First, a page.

Residents in the flood-prone communities surrounding the proposed 28-turbine, 96-megawatt Stiles Brook wind project are unhappy about what the project will do to the aesthetics of nearby ridge lines. But they’re more worried about what it will do to the risk of flooding.
“All of the things about property values, noise and all that are really concerning to us,” said Windham Select Board Chair Frank Seawright. “But uppermost in our minds is the concern about flooding the people downstream. The point that needs to be hammered again and again is that this is not a town-wide concern, it’s region-wide. It goes all the way from here to the Connecticut River.”
Geoffrey Goll, a water resource engineer with Princeton Hydro in New Jersey, visited Grafton in March for a presentation on the 21-turbine Lowell Mountain project.
“You are still going to get the same effect (with the Stiles Brook project),” said Goll. “If they use level-spreaders, water is still going to flow down the hillside. Even the wet-ponds at Lowell, not only did they not hold water but at the discharge pipes they were also eroding the soil downstream. The same thing is going to happen here.”
Seawright explained that the south fork of the Saxtons River originates almost entirely on the Stiles Brook tract on which Spanish developer Iberdrola proposes to build the turbines and roads. From the elevation of about 2,300 feet, the water then flows down to the center of Grafton where additional water sources meet. That’s where flooding tends to occur.
“And on average that happens about every seven years,” said Seawright. “What they are proposing to do won’t make that happen any more often, but it will intensify the floods by removing the roots and trees and stuff that hold water back.”
Watchdog reported on how the level-spreaders – trenches designed to spread water out evenly while it runs down the mountain – and other infrastructure at Lowell have essentially failed to maintain water flow as it existed before construction.
Roll said his company was hired in 2011 by Energize Vermont to review the project’s application and calculations before construction.
“We reviewed those and did our own modeling and it was our position that the way the site was modeled would not be an accurate representation of what would actually happen on the mountain,” said Goll.
Since then he feels vindicated.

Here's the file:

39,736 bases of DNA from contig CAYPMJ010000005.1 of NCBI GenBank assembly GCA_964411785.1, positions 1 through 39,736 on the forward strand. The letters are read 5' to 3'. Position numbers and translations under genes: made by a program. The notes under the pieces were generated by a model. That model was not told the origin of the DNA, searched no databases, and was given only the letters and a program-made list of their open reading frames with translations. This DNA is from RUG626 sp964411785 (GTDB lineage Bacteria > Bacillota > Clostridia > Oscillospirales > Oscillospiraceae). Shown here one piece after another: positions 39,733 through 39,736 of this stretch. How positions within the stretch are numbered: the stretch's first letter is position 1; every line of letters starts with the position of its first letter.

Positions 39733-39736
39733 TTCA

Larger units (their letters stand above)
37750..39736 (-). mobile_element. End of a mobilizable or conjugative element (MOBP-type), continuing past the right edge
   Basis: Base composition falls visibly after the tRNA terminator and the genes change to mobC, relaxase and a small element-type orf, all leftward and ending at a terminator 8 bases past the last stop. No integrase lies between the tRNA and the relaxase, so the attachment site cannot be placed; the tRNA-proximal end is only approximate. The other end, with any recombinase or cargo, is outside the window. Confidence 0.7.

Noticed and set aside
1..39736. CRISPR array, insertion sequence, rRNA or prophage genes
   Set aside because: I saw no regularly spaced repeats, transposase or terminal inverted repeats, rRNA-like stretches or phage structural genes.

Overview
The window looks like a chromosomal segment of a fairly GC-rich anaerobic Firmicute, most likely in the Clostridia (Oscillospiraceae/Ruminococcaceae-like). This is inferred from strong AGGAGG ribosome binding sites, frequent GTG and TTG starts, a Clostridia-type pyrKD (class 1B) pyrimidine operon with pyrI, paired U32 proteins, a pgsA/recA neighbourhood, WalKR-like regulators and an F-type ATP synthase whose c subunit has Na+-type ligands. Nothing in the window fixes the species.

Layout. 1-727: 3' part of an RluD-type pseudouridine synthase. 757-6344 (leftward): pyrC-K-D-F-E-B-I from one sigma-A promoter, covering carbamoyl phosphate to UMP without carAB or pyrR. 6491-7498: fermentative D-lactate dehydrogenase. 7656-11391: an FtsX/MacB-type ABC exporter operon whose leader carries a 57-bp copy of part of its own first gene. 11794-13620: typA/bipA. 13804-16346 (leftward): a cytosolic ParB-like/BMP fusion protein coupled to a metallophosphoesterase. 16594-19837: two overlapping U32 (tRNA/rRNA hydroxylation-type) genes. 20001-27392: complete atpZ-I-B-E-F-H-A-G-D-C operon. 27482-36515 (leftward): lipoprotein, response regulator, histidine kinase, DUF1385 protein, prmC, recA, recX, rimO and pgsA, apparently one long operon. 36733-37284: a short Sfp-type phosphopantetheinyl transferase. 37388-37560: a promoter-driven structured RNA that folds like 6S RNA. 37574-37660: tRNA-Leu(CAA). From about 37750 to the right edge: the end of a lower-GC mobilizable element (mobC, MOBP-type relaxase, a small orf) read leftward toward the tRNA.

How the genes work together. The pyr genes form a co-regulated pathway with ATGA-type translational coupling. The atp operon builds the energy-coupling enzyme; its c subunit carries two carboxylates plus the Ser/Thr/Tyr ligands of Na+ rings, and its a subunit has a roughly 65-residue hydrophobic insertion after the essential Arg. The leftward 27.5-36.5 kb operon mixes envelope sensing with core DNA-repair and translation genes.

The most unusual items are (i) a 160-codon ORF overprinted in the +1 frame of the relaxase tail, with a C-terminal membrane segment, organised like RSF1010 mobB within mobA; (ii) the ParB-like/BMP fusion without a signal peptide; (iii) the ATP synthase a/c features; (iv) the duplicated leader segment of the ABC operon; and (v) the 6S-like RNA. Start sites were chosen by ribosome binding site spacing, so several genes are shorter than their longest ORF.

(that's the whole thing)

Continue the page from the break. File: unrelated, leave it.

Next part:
“On Lowell, the wet-ponds that are built on the ridge line [to collect storm water], the majority of those wet ponds are actually dry. In order for those ponds to function, they need to be full of water,” he said.
Goll stressed that any kind of major infrastructure requires a comprehensive storm-water management system that must be maintained. “If they have 60 or 70 different type of storm-water management structures along this, I believe it’s going to be over 10 miles of road, then they will have to be managed in perpetuity by human intervention,” he said.
Goll’s concern is that regulatory agencies don’t have a great track record when it come to enforcing the terms of the certificates of public good that are used to green-light such projects. In Watchdog’s report on Lowell Mountain, Annette Smith, president of Vermonters for a Clean Environment, accused regulatory agencies of “passing the buck” when it comes to maintaining its storm-water infrastructure post-construction.
The recent history of major floods in the two towns serves only to increase concerns about Stiles Brook. Grafton Select Board Chair Skip Lisle recalls at least four major floods in recent decades. Hurricane Irene was the latest to expose how bad things can get.
“There were large sections of many of our roads disappearing, damage to houses, in one case a house washed away,” he said. “Really, really significant damage.”
Lisle said that makes the area probably the worst location for what would be the largest wind farm in the state.
“If you have to have these in Vermont, then try to choose the watersheds that have been historically the least vulnerable to flooding,” he said. “And in addition, put these things in places where they are not close to people because there are a lot of other problems associated with them,” alluding to the sounds and vibration that accompany large wind farms.
Goll echoed Lisle on the risk of flooding.
“Grafton historically, based on the shape of their valley, has been subject to massive flooding,” he said. “I can see that they would be very concerned about building something that is maybe the equivalent of two or three Walmarts.”
Lisle said that the primary way to reduce flood damage is by reducing the peak flows by retaining as much of the rainwater or snow melt on the existing natural landscape with vegetation for as long as possible.
“What an industrial wind development essentially does, almost anywhere it’s going to be built, is it replaces hundreds of acres of spongy forest with large impervious gravel roads, impervious cement turbine foundations and platforms,” said Lisle.
Seawright argues that a vocal minority with a vested interest are pushing for the project.
“It’s not that they are altruistic and think this is going to stall out global warming,” he said. “They want the money. Without a doubt, that’s what it is.”
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